Apparently "Ruzzante" (real name Angelo Beolco) wrote in Paduan dialect. Whether the bits of German and so on that Fo remarks on were part of the rural speech of the period, or Beolco's introductions, is not clear to me.Ray adds:
Although similar languages have precedents - eg Lingua Franca, Polari - it wouldn't surprise me if Fo had coined the term "Grammelot".
Reinventing macaronic language seems to be a particular fascination for modern Italian authors (this recalls Umberto Eco - Salvatore in "The Name of the Rose" and the peasant hero of "Baudolino" use similar languages).
Ray also points out this article entitled "The Modern Macaronic", by Albert Sbragia, dealing especially with Carlo Emilio Gadda. An interesting quote:
The Renaissance macaronic in its purest form is a northern Italian creation with its precedents in medieval burlesque, goliardic verse and sacred parodies, and with extra-Italian continuators and resonances in various European countries and in Rabelais. Its origins lie in the late fifteenth-century Benedictine athenaeum of Padua and specifically in the linguistic experimentalism of Tifi Odasi, whose poem Macaronea defines the genre. Its fame was assured in the first half of the following century by Odasi's Mantuan pupil and emulator Teofilo Folengo (pseudonym Merlin Cocai). Folengo's Baldus (four editions: 1517, 1521, 1534-35, and posthumously in 1552) is a mock-epic poem of giants and farfetched chivalric adventures including the discovery of the mouth of the Nile and a final descent into Hell. Baldus is the genre's acknowledged masterpiece, and it enjoyed a notable popularity in the 1500s with over a dozen editions and reprintings. It was not without influence on Rabelais's Gargantua and Pantagruel, in which it is cited more than once. Such was the perceived connection that the first French translation of Folengo's works in 1606 bore the title Histoire maccaronique de Merlin Coccaie, prototype de Rablais.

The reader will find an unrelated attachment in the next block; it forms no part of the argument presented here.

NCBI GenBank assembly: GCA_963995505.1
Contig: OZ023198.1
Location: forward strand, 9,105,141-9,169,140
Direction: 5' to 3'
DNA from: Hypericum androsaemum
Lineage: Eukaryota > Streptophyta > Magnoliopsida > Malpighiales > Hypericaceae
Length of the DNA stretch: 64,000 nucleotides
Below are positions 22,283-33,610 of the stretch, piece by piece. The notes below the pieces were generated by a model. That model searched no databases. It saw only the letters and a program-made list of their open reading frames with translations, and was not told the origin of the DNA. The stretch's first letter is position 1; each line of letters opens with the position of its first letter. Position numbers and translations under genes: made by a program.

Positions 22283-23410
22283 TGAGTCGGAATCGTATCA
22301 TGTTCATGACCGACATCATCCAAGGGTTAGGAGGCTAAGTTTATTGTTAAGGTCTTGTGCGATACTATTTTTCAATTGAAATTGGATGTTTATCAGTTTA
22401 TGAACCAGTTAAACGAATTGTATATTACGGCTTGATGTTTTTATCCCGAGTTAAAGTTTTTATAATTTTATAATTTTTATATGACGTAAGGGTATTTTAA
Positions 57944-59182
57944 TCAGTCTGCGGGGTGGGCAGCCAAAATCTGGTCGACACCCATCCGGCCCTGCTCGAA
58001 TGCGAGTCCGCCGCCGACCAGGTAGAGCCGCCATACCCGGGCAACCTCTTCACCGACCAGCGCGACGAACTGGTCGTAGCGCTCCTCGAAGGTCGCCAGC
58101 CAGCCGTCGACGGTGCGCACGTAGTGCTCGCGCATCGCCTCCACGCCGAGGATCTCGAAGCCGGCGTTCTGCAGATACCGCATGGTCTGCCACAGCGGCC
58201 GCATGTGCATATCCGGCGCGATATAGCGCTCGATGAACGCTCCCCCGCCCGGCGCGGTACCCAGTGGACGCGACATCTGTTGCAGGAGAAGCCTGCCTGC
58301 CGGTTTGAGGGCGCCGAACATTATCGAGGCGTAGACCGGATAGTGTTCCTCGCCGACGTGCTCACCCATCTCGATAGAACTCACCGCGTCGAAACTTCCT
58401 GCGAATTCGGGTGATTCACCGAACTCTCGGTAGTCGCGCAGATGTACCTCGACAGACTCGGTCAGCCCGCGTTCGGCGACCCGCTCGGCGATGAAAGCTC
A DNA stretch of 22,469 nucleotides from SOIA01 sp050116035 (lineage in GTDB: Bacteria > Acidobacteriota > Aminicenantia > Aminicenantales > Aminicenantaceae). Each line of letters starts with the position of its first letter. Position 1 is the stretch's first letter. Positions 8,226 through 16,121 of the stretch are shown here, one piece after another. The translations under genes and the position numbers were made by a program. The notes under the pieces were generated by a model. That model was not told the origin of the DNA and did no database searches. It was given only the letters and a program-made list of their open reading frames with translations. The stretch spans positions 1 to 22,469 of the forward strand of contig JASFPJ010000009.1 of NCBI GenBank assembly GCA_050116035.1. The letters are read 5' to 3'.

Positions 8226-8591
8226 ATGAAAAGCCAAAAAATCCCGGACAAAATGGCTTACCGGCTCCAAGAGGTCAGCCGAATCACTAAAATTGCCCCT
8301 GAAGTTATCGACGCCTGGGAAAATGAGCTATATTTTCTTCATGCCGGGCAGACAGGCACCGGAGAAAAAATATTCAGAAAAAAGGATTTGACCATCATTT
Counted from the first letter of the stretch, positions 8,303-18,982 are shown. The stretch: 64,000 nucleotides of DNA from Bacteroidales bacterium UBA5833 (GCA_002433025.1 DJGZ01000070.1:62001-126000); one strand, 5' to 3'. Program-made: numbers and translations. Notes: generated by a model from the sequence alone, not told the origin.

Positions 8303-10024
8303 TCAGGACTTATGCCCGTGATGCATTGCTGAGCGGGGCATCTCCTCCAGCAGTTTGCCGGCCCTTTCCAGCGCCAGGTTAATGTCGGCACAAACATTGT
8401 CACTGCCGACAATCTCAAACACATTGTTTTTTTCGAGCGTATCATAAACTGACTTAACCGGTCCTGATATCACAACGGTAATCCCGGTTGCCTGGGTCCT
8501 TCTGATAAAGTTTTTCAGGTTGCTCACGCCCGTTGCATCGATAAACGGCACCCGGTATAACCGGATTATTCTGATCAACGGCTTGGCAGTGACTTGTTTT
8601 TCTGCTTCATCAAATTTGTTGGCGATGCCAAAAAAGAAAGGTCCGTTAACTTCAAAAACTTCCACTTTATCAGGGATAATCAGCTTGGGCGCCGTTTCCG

The original macaronic is characterised linguistically by its vocabulary of Italian, dialect, and Latin words within a substantially Latin morphological, syntactic, and prosodic form. The hybridisation is typically trilingual in the northern Italian macaronic poets involving Latin, Italian (Tuscan), and Po Valley dialects. Not the natural or ingenuous product of a native plurilingualism, the Italian macaronic is a sophisticated caricatural artifice, a linguistic parody which exploits the situation of polyglossia experienced by the cultural elite. The demise of the original macaronic is due precisely to the success of the Italian humanists in their philological recuperation of classical Latin which had made possible the complexity of macaronic verse in the first place. Latin as a literary language was frozen in a normative a chronological straitjacket as an eminently noble but irremeably ancient language. As a result, Tuscan Italian was finally able to assert itself fully as the contemporary national language of letters, and it underwent much of the same normative and chronological classicising restrictions as had Latin. From a state of triglossia the linguistic and literary evolution the Italian peninsula would evolve more clearly as a case of fragmented diglossia, with numerous epicentres of dialect in tension with written and literary Italian.
[Update -- more on grammelot here.]Posted by Mark Liberman at March 11, 2005 04:26 AM